This brutal yet kid-friendly tango is performed against a variety of enemies, many of which we already know from Minecraft. Creepers, skeleton archers, golems, but also a handful of new creations populate the procedurally generated dungeons of the game. Aside from loot and arrows, they can drop potions and food consumables, and this also applies to the innocent bystanders to this massacre like cows and pigs. The potions allow players to regenerate health, move faster and so on, once again pushing them towards an aggressive playstyle if they wish to do so. Players can absolutely take it slow, backtracking a lot and exploring every corner too – more often than not, this is rewarded with treasure chests and vases with currency emeralds in them. Each level tends to have either a mini-boss battle with enemies spawning in at a very high rate, or even a full-on boss with a giant and powerful foe to demolish. After which, it’s back to the camp!
I can do this all day
This is where all the pre-mission preparations take place. There’s not a whole lot to explore, though as higher difficulties unlock there’s various areas opening up, but it’s a cool place to optimize your builds or decide with your co-op partners what’s next, should you decide to play in company. There’s shops selling randomized items around the player’s level, currently the only meaningful way to spend currency. It’s therefore a good idea to waste all your cash on these “slot machines” of sort, maybe a cool item or two falls into your hands. Unfortunately, this camp is pretty small and relatively uneventful, but maybe future updates will increase its scope and size. Perhaps the Minecraft name in the title would make you expect some sort of building and customization, but the player at no point creates custom content in this game. It’s obviously not necessary given it’s an action RPG, but it’s something a lot of players seem to be expecting and not getting from this release.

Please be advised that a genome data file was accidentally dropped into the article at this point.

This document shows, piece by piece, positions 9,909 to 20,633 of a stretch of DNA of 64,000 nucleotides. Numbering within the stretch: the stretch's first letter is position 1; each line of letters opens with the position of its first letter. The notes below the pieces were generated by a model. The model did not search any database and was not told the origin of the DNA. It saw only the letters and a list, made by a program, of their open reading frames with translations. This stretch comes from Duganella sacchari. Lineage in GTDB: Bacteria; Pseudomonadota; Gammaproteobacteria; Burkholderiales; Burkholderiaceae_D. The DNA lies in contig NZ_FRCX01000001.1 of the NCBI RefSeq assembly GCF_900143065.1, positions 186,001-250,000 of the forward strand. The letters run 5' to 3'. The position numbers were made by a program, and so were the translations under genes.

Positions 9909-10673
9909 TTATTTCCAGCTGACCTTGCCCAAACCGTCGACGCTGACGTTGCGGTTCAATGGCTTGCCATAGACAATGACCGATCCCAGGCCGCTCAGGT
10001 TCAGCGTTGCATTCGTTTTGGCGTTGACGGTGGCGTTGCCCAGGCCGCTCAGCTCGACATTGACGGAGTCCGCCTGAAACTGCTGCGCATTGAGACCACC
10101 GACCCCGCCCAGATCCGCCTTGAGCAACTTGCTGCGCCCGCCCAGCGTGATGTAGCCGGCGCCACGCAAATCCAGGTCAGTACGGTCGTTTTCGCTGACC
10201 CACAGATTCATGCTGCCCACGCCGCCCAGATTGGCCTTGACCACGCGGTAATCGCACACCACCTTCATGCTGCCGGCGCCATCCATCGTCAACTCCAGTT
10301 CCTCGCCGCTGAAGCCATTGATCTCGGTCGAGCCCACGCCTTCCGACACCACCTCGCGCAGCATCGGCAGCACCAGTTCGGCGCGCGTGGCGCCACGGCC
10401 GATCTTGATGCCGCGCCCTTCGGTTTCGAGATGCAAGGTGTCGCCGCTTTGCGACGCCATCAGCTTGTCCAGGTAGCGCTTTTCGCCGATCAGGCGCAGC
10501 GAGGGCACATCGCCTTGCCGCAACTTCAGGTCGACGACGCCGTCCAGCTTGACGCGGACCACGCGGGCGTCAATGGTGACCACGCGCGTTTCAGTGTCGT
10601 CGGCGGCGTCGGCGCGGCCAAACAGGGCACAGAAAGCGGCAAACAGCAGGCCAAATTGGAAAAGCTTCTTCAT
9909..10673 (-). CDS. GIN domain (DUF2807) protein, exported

The story sees players get across a series of partially procedurally generated levels through all kinds of iconic Minecraft biomes like desert, swamps, villages, forests and obviously mines. Each area has its series of enemies and location-specific loot that can be obtained. With about a dozen levels, getting to the end credits only takes abour 3-4 hours, but that’s not quite where the experience ends, albeit there’s no proper endgame modes like rifts or raids to play as of now. There’s in fact 3 categories of difficulties with 6 variants each, giving players a total of 18 configurations to replay the levels on. Each category increases the potential of the loot found but also adds enemies extra powers and skillsets, making the battles more and more complex and forcing heroes to alternate their strategies. It’s certainly disappointing to not get any actual endgame content that isn’t just a remix of what we’ve already seen, especially coupled with the already short campaign, but I do think that there’s enough depth in the loot game to justify running through the levels a handful of times each.
What is currently in the game is extremely fun, easily one of the most accessible and engaging action RPGs of the generation. The mixture of Minecraft aesthetics and fast-paced ARPG tropes creates a familiar yet unique formula that can satisfy purists and newcomers alike, both in solo and co-op. The choices made to have a game that accodomodates less experienced players takes a toll on the title’s variety and depth, but at the low entry price point of 19.99 USD/EUR or through Game Pass it seems like a no-brainer. There’s certainly a lot we hope to see in future updates, and there’s been already all kinds of teases as to what to expect between cross-play, new biomes, weapons and enemies. We’ll definitely jump back when that happens!